According to another aspect of the invention, a method of operating a valve associated with a semiconductor processing chamber is provided. The method includes generating an operation command for the valve, transmitting the generated operation command to the valve, and executing the transmitted operation command at the valve. The generating, transmitting and executing steps may all be performed within a time period that does not exceed 10 msec.
According to still another aspect of the invention, a method of operating a valve associated with a semiconductor processing chamber is provided. The method includes providing an electrically-controlled valve and downloading a process recipe command from a system control computer to a programmable logic controller. The method further includes repeatedly generating open and close commands at the programmable logic controller in accordance with the downloaded process recipe command. Further included in the method are steps of transmitting the open and close commands from the programmable logic controller to the electrically-controlled valve, and repeatedly opening and closing the electrically-controlled valve in response to the transmitted open and close commands.
The method according to this aspect of the invention may further include flowing a process gas or a purge gas to the semiconductor processing chamber in response to the opening of the electrically-controlled valve.
With the valve control system arranged in accordance with the invention, commands to open or close valves for process gases or purge gas may be generated and executed with a refresh time on the order of one millisecond. With such a rapid refresh time, the many repetitive gas flow cycles required for ALD can be performed in an efficient manner, thereby increasing throughput.
Aspects of the invention also call for a hardware interlock operating through the output power supply of the programmable logic controller so that safety requirements are satisfied. Moreover, in accordance with an aspect of the invention, solid state relays are employed in interface circuitry which interconnects the PLC with the valves. The use of solid state relays allows the system to operate with a long life, notwithstanding the very numerous open-close cycles required for ALD processing.
Further features and advantages of the present invention will become more fully apparent from the following detailed description of a preferred embodiment, the appended claims and the accompanying drawings.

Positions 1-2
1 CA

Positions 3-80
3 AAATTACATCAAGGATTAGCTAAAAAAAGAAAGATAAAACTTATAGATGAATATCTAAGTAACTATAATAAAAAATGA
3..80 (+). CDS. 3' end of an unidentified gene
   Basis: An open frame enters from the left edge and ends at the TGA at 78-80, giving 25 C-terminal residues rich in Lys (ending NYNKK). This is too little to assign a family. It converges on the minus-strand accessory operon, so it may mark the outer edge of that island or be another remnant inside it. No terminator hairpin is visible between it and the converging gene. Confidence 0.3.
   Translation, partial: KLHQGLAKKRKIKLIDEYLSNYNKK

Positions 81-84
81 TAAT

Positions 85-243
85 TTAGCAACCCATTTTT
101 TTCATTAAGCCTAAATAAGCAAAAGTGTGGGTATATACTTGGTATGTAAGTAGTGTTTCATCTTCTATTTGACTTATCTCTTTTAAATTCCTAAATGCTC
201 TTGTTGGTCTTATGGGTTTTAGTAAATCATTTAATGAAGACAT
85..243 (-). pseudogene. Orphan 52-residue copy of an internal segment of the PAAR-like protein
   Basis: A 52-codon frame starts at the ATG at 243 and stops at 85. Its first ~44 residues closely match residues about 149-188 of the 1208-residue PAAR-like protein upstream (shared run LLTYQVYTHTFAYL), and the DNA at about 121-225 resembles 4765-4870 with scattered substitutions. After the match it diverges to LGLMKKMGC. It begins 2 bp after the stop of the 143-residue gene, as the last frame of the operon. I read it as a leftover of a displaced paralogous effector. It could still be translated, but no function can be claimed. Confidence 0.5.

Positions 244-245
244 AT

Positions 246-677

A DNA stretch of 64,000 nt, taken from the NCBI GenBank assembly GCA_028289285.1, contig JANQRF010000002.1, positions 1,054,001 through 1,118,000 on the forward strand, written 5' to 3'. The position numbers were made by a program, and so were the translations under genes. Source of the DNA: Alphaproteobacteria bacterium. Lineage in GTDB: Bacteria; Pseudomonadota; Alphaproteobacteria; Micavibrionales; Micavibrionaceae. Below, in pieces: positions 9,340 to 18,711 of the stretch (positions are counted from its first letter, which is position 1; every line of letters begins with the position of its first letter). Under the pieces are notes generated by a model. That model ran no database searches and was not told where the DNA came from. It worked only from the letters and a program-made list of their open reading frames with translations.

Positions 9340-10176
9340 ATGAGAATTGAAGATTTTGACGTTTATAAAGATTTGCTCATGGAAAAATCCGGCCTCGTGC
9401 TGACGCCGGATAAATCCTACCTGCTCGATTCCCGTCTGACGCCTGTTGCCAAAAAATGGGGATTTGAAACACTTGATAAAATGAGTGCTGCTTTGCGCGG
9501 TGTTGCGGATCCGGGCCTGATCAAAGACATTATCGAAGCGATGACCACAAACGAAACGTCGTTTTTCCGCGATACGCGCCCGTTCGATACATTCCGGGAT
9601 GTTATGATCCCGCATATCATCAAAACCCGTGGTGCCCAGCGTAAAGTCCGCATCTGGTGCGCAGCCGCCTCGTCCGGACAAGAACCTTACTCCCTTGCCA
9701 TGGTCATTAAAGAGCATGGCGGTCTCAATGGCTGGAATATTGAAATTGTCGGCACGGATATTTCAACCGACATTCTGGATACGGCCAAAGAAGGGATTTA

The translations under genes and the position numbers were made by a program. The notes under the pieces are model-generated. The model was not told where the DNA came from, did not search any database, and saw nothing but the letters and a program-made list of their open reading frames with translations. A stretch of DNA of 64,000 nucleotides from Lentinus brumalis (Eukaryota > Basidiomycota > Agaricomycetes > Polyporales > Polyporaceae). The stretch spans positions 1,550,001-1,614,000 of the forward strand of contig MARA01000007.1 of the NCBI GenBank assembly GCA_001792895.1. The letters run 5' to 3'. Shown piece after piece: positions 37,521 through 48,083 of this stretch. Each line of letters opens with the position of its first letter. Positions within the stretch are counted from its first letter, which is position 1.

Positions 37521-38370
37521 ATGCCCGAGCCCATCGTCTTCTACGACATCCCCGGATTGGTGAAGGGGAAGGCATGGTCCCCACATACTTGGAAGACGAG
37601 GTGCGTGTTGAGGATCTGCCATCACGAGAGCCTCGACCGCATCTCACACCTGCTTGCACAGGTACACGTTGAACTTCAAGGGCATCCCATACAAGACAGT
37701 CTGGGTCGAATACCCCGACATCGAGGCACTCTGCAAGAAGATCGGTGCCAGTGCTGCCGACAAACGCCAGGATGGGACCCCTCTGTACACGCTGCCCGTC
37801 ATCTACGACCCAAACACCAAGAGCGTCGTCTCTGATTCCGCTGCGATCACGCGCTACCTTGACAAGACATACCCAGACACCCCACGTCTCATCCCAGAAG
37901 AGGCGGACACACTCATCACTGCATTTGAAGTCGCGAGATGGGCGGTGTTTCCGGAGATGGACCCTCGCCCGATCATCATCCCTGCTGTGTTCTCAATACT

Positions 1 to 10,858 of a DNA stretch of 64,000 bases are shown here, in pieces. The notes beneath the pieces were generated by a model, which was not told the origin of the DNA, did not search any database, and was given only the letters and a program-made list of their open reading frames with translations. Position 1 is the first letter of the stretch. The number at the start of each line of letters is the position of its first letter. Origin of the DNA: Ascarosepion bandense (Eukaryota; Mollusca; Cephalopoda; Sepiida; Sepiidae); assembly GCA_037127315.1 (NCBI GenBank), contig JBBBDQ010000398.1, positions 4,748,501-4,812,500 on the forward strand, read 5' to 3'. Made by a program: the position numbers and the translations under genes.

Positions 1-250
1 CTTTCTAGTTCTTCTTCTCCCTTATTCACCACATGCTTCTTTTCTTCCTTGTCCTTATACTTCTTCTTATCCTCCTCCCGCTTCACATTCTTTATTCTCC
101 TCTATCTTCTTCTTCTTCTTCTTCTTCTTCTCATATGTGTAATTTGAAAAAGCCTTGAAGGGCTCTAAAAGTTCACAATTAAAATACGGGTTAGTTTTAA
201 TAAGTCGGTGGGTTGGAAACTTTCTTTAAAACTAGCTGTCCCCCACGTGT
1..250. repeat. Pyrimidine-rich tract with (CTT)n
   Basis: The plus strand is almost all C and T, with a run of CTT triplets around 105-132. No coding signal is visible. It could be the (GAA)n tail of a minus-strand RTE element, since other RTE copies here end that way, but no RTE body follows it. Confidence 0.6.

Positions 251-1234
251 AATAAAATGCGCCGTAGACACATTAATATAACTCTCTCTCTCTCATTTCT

A valve control system provided in accordance with an embodiment of the invention will now be described with reference to
The valves 12, as noted before, are electronically-controlled valves, and are preferably type NC valves available from Fujikin of America Inc., Santa Clara, Calif. Each valve 12 is connected to a respective gas source 16. The gas sources 16 may include two or more process gas sources and a purge gas source.
The valve control system 10 includes a system control computer 18 and a programmable logic controller (PLC) 20 that is in data communication with the system control computer 18 via a communication channel 22. The system control computer 18 and the PLC 20 are programmed to operate in accordance with a master-slave arrangement such that the system control computer 18 delegates to the PLC 20 control of the valves 12. More particularly, the system control computer 18 may download to the PLC 20 data that defines a valve operation recipe, and the PLC 20 then controls the valves 12 to carry out the downloaded valve control recipe.
The system control computer 18 may be a conventional personal computer programmed to control operation of the processing chamber 14. Aside from the process and purge gas valve control functions delegated to the PLC 20, the system control computer 18 may control all other functions of the processing chamber 14, including control of, e.g., heaters, lifts, pumps, and valves such as exhaust valves that are different from the valves 12 controlled through the PLC 20. A conventional control panel 24, adapted to receive operator input, is connected to the system control computer 18.
The PLC 20 is connected to the valves 12 via an interface board 26 and drivers 28. The drivers 28 may be constituted by circuitry sold by Fujikin under model number 23-6C-DR. The layout of interface board 26 is schematically illustrated in
Continuing to refer to
The system control computer 18 is also coupled to the power supply 32 of PLC 20 for the purpose of disabling the power supply 32 and thereby shutting any open valve 12 upon receipt of a shutdown signal received from a human operator via control panel 24.